“The saying work smarter, not harder sometimes doesn’t ring true, and literally working longer hours to do more of the work internally is the answer, particularly for smaller organisations with small legal teams or a sole in-house counsel.”
Mr Goldstein recalled being told by some clients that the resulting need to try to keep up with day-to-day challenges is “like drinking from a fire hose”.
“Even the most profitable businesses don’t have unlimited legal budgets, and in larger businesses, there is a balance to be struck between fixed-headcount teams and external service providers like law-firms and alternative providers like ourselves,” he said.
“We are seeing in-house teams looking for maximum value from their service providers, leveraging providers who can provide multi-disciplinary teams across multiple jurisdictions at a lower cost than any traditional law firm. We are also seeing high demand for ongoing legal servicing and support.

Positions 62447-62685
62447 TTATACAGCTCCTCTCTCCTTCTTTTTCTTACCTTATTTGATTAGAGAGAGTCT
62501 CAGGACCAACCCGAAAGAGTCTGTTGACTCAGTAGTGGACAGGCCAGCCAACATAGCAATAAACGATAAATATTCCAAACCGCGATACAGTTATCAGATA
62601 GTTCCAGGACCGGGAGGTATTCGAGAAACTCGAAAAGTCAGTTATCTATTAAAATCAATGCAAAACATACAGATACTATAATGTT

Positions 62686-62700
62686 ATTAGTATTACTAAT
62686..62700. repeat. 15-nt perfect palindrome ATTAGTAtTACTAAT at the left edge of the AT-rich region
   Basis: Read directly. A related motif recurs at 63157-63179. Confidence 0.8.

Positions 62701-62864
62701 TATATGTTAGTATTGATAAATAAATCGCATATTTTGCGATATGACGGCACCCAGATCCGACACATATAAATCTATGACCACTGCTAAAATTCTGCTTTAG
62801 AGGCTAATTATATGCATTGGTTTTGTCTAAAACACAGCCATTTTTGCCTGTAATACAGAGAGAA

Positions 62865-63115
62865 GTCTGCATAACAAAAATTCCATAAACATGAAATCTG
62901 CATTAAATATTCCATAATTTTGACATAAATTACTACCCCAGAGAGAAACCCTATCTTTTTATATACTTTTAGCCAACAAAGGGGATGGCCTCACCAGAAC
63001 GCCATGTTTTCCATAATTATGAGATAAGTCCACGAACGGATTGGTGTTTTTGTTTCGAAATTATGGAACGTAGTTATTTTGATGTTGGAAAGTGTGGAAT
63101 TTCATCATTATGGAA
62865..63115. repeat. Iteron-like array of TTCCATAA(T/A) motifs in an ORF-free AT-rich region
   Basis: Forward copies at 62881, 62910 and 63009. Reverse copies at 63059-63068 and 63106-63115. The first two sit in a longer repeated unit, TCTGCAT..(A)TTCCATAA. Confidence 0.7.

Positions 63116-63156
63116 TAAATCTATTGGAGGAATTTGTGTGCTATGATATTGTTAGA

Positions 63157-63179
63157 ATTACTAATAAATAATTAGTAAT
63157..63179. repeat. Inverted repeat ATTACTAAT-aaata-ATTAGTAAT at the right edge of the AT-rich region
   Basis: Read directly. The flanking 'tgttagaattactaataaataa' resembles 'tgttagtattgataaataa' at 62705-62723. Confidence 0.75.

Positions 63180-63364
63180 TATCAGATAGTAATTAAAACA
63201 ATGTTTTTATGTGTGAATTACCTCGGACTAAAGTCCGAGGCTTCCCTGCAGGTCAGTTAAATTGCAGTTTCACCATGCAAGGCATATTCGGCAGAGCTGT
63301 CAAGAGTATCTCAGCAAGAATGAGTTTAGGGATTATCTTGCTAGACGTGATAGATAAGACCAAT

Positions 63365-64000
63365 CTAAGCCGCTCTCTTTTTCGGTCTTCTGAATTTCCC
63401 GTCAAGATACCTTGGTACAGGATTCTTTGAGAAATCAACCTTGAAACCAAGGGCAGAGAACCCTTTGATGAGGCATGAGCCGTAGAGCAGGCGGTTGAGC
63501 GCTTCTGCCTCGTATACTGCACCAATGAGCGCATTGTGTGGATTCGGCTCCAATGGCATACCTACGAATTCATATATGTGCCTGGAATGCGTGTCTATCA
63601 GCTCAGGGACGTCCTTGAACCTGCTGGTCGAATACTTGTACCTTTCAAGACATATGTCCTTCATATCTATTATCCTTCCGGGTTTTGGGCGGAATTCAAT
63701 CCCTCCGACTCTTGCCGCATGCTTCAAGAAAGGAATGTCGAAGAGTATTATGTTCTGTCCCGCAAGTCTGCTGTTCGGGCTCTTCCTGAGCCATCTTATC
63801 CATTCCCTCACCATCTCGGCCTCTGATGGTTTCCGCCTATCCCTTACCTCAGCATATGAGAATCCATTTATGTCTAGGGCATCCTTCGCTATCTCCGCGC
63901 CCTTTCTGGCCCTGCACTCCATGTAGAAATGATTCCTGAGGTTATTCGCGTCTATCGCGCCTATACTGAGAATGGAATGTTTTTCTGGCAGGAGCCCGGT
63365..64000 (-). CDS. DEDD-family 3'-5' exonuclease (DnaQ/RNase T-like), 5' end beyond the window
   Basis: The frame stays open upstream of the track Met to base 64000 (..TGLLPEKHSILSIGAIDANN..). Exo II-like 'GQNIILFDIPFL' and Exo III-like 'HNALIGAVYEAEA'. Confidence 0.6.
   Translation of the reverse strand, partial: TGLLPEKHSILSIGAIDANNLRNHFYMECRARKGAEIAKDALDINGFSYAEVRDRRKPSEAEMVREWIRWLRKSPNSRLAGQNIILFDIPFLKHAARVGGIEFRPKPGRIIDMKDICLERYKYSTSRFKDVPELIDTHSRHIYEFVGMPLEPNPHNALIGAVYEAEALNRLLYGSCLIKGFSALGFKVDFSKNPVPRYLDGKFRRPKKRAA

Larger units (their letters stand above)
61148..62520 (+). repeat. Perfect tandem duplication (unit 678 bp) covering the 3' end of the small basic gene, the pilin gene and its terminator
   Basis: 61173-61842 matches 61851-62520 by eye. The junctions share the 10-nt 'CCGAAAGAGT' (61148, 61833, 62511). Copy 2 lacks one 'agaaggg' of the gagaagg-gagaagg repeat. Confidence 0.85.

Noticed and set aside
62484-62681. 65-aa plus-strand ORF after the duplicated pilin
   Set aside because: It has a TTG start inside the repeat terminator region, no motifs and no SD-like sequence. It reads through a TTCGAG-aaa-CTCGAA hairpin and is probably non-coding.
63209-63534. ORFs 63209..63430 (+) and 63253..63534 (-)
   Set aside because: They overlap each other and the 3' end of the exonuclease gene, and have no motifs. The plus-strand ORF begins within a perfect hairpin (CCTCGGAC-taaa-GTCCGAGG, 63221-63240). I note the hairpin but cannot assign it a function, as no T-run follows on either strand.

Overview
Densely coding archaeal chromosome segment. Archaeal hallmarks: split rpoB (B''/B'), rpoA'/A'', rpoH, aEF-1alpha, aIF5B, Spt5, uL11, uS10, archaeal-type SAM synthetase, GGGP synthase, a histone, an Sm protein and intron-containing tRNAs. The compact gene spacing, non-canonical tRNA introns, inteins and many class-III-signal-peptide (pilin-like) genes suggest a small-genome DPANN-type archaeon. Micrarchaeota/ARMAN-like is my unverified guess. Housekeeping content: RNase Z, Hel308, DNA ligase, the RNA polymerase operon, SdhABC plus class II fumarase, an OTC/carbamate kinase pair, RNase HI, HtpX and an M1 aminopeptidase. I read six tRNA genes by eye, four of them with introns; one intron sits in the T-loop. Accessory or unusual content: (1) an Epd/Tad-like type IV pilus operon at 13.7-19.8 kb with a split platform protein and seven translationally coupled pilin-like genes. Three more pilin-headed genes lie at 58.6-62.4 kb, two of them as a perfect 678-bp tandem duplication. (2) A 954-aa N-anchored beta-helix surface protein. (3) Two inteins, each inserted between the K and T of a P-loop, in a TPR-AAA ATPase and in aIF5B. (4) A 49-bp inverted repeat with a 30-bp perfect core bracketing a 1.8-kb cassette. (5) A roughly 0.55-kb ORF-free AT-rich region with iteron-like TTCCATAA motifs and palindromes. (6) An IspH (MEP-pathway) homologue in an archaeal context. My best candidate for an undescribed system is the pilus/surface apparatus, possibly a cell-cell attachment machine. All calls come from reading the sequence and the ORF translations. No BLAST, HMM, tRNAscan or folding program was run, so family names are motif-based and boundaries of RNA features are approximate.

“Historically, the larger firms have been set up to deal with specific one-off issues, deals and transactions, rather than to provide consistent ongoing support.”
Moving away from time-based fees
The problem with traditional time-based fee models, Mr Guilday explained, is that they appear to incentivise external lawyers to pad out their work by spending time working on things that may not, in an objective sense, be considered strictly necessary.
This means that, he said, in the context of time-based billing, “I am constantly on the lookout for services being provided which do not represent real value for money”.
“Unfortunately, law firms, and in particular BigLaw, appear somewhat reluctant or perhaps are not properly incentivised to abandon the time-based billing approach.